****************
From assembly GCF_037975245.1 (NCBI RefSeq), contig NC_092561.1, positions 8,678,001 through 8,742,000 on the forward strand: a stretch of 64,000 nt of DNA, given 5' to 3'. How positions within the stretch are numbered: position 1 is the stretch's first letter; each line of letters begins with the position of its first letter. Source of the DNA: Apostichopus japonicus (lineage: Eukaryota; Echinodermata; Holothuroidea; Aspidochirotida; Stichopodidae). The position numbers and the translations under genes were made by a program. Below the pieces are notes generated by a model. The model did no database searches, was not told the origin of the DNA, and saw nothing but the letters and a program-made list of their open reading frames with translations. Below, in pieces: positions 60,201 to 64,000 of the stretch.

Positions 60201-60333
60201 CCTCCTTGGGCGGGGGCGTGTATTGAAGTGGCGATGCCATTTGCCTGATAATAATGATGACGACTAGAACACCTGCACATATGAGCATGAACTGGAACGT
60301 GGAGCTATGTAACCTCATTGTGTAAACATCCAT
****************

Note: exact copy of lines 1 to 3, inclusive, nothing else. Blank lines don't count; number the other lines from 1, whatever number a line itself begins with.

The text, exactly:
From assembly GCF_037975245.1 (NCBI RefSeq), contig NC_092561.1, positions 8,678,001 through 8,742,000 on the forward strand: a stretch of 64,000 nt of DNA, given 5' to 3'. How positions within the stretch are numbered: position 1 is the stretch's first letter; each line of letters begins with the position of its first letter. Source of the DNA: Apostichopus japonicus (lineage: Eukaryota; Echinodermata; Holothuroidea; Aspidochirotida; Stichopodidae). The position numbers and the translations under genes were made by a program. Below the pieces are notes generated by a model. The model did no database searches, was not told the origin of the DNA, and saw nothing but the letters and a program-made list of their open reading frames with translations. Below, in pieces: positions 60,201 to 64,000 of the stretch.

Positions 60201-60333
60201 CCTCCTTGGGCGGGGGCGTGTATTGAAGTGGCGATGCCATTTGCCTGATAATAATGATGACGACTAGAACACCTGCACATATGAGCATGAACTGGAACGT